In this study animal fibers like merino wool, angora and pashmina fibers were obtained from known sources. Images of samples of fibers used in this study are shown in Figure 1. Conditioning of the samples was carried out before subjecting them to testing on Scanning electron microscope and FTIR spectrometry to analyze their structural composition and characterization. Table 1 shows the list of fibers used in this study Merino wool (Figure 1) is a keratin based biopolymer which finds extensive application in fashion and apparel products. The molecular structure of wool fiber is composed of di-sulphide bonds which connects the peptide chains . Merino wool is one of the protein fibers which possess excellent moisture and temperature regulation properties. The primary structure of wool is composed of 20 amino acids and secondary structure occurs when the sequence of amino acids are linked to hydrogen bonds. The regular configurations of protein macromolecules generally exist in three types like the alpha helix, secondly the beta pleated sheet and beta turn. The principle structural units in the native wool fiber are successive turns of the alpha helix. The intrinsic stability of the alpha helix, and thus the fiber results from intra molecular hydrogen bonds. The presence of disulphide bridges, H-bonds, electrovalent bonds, etc, in wool fibres form the hindrance to the movement of the molecular segments and thus to the secondary structure .
Angora fibers (Figure 2) are a keratin based protein material obtained from Angora goat which is usually long haired. Angora fibers are known for their lightness and outstanding thermal properties. Angora fibers have good potential for producing textiles with special properties. Angora fibers are extremely soft, antistatic, lustrous and durable, while giving high insulation and a warmer feeling to the garments due to its modulated hollow structure in the core. They have high heat retention and best moisture wicking properties of any natural fiber Pashmina wool (Figure 3) is one of the most valued animal fibers. The other name commonly used for pashmina is known as cashmere wool of highest grade category among protein fibers. Pashmina wool is known for its softest, most luxurious and used for making trendiest fashion fabrics. Pashmina wool is obtained from the underbelly of goat indigenous to the Himalayan region [6-8].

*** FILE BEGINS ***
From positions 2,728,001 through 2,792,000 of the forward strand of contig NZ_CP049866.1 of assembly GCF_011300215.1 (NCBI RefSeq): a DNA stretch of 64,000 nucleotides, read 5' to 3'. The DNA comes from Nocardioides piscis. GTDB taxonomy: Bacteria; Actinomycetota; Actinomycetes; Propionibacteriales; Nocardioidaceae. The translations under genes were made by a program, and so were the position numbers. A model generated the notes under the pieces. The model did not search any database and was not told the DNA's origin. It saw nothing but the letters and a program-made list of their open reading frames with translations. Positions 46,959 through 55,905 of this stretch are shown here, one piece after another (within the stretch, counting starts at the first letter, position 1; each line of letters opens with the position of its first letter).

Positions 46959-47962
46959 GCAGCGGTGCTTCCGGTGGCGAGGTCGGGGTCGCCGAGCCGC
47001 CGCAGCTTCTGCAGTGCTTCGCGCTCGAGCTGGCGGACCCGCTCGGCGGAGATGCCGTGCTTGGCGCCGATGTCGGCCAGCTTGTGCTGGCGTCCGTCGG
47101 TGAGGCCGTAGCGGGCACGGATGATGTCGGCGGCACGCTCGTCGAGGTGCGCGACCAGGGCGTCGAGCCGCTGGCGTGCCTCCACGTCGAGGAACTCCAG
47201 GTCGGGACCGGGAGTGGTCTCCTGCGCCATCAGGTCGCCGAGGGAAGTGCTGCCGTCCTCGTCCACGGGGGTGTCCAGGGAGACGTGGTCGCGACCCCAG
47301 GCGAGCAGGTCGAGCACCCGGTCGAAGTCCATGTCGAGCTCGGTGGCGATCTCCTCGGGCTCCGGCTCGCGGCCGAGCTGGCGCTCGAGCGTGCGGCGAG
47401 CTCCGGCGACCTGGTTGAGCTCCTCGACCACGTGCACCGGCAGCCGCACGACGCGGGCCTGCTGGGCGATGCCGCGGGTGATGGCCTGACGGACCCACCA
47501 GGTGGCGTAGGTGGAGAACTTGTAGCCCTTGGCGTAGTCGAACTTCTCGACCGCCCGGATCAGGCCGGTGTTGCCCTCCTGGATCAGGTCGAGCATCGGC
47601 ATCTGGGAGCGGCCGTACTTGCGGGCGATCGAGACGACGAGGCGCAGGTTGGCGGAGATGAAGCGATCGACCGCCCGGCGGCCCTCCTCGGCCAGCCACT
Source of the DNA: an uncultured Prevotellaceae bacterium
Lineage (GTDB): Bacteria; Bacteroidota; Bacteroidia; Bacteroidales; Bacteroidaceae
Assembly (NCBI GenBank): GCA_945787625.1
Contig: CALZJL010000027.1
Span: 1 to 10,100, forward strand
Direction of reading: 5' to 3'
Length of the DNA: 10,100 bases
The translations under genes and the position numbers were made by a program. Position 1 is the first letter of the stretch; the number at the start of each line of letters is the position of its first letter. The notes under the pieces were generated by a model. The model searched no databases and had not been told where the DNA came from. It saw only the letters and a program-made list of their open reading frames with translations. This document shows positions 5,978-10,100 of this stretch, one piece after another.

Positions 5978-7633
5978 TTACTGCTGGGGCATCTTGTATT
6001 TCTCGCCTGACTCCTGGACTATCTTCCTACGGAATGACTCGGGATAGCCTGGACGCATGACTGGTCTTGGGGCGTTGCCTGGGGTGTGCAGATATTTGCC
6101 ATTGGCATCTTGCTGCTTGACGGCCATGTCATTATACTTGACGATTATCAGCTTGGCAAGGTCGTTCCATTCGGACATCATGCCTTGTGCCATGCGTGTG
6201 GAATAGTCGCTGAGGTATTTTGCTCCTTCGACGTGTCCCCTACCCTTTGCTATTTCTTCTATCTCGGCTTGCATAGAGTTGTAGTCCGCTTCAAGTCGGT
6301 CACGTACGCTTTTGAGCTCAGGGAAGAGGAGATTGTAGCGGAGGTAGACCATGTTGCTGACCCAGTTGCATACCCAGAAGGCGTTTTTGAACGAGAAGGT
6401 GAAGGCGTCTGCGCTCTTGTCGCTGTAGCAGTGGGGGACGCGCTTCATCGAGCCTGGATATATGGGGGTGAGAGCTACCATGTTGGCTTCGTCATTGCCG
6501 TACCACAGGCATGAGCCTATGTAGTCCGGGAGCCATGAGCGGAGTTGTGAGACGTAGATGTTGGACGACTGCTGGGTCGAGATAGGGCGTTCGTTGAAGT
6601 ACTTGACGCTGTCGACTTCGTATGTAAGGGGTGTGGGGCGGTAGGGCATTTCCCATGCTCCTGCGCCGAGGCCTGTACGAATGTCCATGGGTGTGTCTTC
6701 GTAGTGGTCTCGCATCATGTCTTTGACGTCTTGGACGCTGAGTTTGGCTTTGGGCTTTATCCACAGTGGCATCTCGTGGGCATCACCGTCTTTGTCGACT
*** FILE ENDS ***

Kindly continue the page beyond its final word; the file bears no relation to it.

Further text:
Ultra 55 FE-SEM (Figure 4) is a general purpose ultra-high- resolution FE-SEM based on the unique GEMINI Technology was used in this study to capture images of fiber samples. Field emissions SEM are combined with analytical capabilities and excellent imaging properties thus making it suitable for a wide range of applications in materials science. Field emission scanning electron microscope work on the principle of electrons liberated from a field emission source and accelerated in a high electrical field gradient. The principle of working of a field emission electron microscope is shown in Figure 4. In this SEM experiment, samples were first prepared on a stub cleaned with acetone carefully to ensure better scanning. The stub was sputtered with gold coating approximately of 10nm for 100 seconds in a sputtering chamber . After this process the samples were mounted on a SEM chamber. Images in this study were captured at a scale of 20|im (varying magnifications) and at high energy potential of 1000KV. The distance between the probe and the sample stub was adjusted at different levels keeping in view the image clarity and its sharpness. The samples were scanned under different magnification levels ranging from 100X to 3000X.